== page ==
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- Morrissey »
As the greying, bequiffed gargantuan caruso denounces, “England is mine – and it owes me a living” from the centre of the stage in the deluxe confines of the City Hall, only the brave – or indignantly stupid – would dare to challenge his bequest.
You see, in the year 2006, retro is the new new, and the treasure-filled back catalogue of Steven Patrick Morrissey is probably more relevant today than at any other time since his acrimonious fall out with Johnny Marr and ultimate disbanding of The Smiths. Past being cited as a mere influence, Morrissey’s acclaim as a genuine icon to a good 99% of the current crop of hopefuls – not just on these shores but worldwide – cannot be understated, which in turn has attracted a new, younger fanbase to rival those here just for the purpose of nostalgia only. It’s little surprise then that every single date of this mammoth tour was sold out within days of being announced.
As for the man himself, his master’s voice has never sounded this enriched, all encompassing and genuinely apoplectic. Whether it’s the new burst of enthusiasm surrounding his “coming out” record Ringleader Of The Tormentors or the fact that age has turned years of apparent wallowing in his own misery into catatonic joy is debatable, but Morrissey actually seems to be enjoying himself tonight. Where before a frown may have sufficed he’s all smiles this evening, cracking jokes and engaging in banter between songs, even berating the crowd at one point for buying ‘I Have Forgiven Jesus’ last Christmas! Reminiscing about previous visits to Sheffield also go down well, but not as well as the airing of the three gems from his “untouchable” period as frontman for the most influential Mancunians ever. ‘Still Ill’, ‘Girlfriend In A Coma’ and a rapturous rendition of ‘How Soon Is Now’ simply bring the house down. What’s even more impressive is the fact that his current backing band put their own spin on things; the intros to both ‘Still Ill’ and ‘Girlfriend…’ are unrecognisable from their recorded pasts until Mozzer sings the first line. Whereas in the past the likes of Boz Boorer and co. have been dismissed as little more than sessioneering pub rockers, tonight they could be the rockabilly Radiohead, such is their inventiveness.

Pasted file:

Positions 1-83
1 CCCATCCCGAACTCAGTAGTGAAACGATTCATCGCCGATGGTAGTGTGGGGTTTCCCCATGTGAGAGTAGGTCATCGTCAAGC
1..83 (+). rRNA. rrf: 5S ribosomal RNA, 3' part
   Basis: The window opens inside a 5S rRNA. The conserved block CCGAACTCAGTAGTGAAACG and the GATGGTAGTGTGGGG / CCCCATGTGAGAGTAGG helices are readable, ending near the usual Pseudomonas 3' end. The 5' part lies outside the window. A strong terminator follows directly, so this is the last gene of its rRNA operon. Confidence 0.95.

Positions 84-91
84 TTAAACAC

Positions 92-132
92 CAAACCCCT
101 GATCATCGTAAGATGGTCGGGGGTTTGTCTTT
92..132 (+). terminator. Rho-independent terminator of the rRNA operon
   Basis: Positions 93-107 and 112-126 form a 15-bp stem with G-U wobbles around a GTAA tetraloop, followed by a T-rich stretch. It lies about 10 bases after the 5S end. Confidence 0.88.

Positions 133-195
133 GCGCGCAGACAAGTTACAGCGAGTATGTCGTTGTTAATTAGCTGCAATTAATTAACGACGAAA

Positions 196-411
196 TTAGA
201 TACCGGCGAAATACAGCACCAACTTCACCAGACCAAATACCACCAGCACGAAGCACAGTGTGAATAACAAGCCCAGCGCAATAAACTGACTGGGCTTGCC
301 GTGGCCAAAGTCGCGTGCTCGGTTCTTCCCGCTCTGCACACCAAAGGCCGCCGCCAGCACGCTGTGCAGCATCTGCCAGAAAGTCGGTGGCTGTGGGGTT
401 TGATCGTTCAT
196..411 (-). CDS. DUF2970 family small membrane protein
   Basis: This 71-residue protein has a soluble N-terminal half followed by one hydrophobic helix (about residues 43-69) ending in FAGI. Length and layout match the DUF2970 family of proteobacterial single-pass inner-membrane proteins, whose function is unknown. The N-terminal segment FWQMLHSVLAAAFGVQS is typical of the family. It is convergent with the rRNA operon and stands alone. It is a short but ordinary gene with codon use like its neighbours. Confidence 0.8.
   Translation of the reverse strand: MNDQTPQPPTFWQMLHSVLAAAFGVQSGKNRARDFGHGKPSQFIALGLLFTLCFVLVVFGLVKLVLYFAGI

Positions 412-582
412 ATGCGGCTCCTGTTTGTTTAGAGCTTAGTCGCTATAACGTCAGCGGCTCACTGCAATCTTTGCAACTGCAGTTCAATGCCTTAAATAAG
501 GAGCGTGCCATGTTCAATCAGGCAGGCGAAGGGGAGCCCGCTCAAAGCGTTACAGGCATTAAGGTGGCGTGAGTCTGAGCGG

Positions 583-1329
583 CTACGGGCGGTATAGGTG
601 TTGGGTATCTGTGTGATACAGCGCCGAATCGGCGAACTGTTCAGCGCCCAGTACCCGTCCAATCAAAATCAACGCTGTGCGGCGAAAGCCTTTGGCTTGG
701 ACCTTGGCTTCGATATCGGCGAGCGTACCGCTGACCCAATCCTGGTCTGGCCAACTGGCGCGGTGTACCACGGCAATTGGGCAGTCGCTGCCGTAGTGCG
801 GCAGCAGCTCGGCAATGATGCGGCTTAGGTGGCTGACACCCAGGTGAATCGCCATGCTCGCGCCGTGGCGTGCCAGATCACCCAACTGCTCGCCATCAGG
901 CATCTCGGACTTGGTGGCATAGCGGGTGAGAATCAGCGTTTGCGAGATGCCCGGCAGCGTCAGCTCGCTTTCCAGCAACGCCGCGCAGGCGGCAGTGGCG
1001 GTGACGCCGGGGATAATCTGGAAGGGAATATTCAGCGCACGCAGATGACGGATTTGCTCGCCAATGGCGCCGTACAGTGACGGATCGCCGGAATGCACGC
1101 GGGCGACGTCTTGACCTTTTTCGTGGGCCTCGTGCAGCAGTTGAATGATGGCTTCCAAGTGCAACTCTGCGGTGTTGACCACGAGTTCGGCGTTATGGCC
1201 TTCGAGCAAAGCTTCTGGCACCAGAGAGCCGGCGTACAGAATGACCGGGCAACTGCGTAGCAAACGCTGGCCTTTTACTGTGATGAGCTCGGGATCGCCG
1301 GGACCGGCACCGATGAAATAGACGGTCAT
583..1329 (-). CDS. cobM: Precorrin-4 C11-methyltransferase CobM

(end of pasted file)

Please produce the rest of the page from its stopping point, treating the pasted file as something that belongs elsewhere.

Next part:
The majority of tonight’s set is garnered from his current album, and the likes of ‘In The Future When All’s Well’ and ‘To Me You Are A Work Of Art’ sound more like wholesome vignettes without the constraints of studio time and production duties to worry about. At the same time though, the performance of Ringleader… in virtually its entirety is perhaps the only real downside tonight. As only the obvious cuts (‘First Of The Gang To Die’ and a punchy ‘Irish Blood, English Heart’ during the encore) from You Are The Quarry and nothing at all from Viva Hate get an airing, the Morrissey live virgins among the vast auditorium only get a _…Tormentors top-heavy glimmer of his career highlights.
Outside after the show, flower sellers mingle with unofficial merchandisers while your correspondent heads for the train station, my journey home completed by a twelve-strong group of Moz devotees both young and old serenading the passengers with winsome deliveries from their hero’s extensive songbook like a rabid congregation at midnight mass. It may be nearly a quarter of a century since the Smiths released their first single, but to a generation of fans both old and new, Morrissey is just as relevant today as he ever was.
Photos by Mark Moore
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